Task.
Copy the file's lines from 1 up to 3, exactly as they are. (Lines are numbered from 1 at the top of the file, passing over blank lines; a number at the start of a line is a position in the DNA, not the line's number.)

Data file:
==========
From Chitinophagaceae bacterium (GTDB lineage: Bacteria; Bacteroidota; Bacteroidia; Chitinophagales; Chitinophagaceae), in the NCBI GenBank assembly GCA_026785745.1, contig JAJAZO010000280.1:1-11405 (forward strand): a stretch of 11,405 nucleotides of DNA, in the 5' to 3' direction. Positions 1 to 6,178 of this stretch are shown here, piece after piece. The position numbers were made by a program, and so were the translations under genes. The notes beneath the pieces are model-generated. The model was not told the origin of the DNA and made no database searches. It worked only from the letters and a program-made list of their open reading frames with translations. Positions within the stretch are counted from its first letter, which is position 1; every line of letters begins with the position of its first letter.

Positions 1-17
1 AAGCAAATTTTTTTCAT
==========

From Chitinophagaceae bacterium (GTDB lineage: Bacteria; Bacteroidota; Bacteroidia; Chitinophagales; Chitinophagaceae), in the NCBI GenBank assembly GCA_026785745.1, contig JAJAZO010000280.1:1-11405 (forward strand): a stretch of 11,405 nucleotides of DNA, in the 5' to 3' direction. Positions 1 to 6,178 of this stretch are shown here, piece after piece. The position numbers were made by a program, and so were the translations under genes. The notes beneath the pieces are model-generated. The model was not told the origin of the DNA and made no database searches. It worked only from the letters and a program-made list of their open reading frames with translations. Positions within the stretch are counted from its first letter, which is position 1; every line of letters begins with the position of its first letter.

Positions 1-17
1 AAGCAAATTTTTTTCAT